Ataxia Ireland was forced to close earlier this year after a damning Charity Regulatory Authority report and its functions were fully transferred to AFI.
**The investigation, published in July 2017, discovered that two founding trustees at the charity, Clare and Tim Creedon, were wrongly paid €84,009.
The payments broke Revenue Commissioner rules, which state charity trustees cannot be paid. **It was also learned that its generous funding from the HSE quadrupled over the years. Ataxia Ireland was given €102,383 by the HSE last year - up from €27,934 in 1999.
The charity was reported to have weak internal financial controls and the Creedons’ daughter Barbara Flynn, the charity’s chief executive, had a pension contribution of €38,500 which was paid from funds rather than from her salary.
In addition to the annual HSE funding, Ataxia Ireland also received yearly lottery payments through the Department of Justice - reaching a high of €109,212 in 2011.
“Now we’re starting totally from scratch financially,” Mr Young said.
"And we’ve been contacting as many people as we can about our new charity. It’s a small community because it’s such a rare disability.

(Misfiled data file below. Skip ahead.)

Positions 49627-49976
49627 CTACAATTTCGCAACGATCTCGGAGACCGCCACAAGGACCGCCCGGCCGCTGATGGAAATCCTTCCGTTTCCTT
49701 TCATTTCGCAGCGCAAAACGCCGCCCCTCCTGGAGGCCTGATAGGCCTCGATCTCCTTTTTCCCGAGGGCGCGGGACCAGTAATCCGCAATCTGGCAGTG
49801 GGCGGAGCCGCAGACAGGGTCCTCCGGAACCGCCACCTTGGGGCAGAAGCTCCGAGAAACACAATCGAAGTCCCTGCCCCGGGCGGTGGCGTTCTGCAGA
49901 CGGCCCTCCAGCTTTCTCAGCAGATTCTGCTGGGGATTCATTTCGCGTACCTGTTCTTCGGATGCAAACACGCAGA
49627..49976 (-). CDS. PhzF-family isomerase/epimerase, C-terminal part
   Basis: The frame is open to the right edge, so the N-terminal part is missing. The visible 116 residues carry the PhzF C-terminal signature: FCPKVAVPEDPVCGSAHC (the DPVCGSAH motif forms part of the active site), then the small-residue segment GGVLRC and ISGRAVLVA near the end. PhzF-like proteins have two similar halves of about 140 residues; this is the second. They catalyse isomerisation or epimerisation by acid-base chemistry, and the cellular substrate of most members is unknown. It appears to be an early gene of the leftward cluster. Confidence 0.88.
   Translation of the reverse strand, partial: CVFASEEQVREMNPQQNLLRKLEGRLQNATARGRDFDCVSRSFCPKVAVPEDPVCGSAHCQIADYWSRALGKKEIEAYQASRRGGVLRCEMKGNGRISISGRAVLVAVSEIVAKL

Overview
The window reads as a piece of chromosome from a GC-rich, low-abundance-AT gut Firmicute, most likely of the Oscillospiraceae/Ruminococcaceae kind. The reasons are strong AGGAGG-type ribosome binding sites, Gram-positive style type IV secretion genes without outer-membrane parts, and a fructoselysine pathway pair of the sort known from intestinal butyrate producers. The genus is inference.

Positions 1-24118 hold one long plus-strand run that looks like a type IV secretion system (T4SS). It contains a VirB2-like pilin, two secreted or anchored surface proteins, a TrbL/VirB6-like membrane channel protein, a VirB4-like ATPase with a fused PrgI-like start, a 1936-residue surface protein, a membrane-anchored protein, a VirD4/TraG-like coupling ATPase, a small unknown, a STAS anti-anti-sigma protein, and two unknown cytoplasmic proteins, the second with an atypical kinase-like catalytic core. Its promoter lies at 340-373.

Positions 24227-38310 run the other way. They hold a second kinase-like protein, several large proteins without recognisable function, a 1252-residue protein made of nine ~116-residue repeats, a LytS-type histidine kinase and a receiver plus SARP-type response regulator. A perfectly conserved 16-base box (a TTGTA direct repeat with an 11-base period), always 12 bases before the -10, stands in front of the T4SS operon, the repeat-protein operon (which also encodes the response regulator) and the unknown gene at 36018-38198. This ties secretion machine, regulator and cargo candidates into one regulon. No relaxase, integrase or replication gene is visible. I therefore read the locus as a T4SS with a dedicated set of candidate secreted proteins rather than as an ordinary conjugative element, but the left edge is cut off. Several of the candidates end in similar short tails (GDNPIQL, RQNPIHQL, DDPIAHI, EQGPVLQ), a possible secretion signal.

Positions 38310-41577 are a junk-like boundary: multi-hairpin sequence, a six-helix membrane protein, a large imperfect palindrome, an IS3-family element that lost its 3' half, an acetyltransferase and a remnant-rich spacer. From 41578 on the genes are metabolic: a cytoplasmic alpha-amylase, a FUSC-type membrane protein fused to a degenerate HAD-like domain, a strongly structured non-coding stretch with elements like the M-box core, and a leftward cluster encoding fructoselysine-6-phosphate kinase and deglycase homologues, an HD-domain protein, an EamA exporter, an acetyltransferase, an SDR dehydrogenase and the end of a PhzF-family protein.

“I think people’s confidence will be restored in charities when an organisation does something like what we’re doing now,” he continued.
"It’s the people who were affected that are trying to change things here.
“A lot of members were shocked and surprised at the time of the [Charity Regulatory Authority] report, and really the organisation had been around for some time. Now we’re approaching things a different way.”
Mr Young said the board has created a number of cost-effective measures for their new charity.
**"We designed our own logo, built our own website, we’re operating without the use of an office for as long as possible.
"We rent a boardroom from another charity for our monthly management meetings**.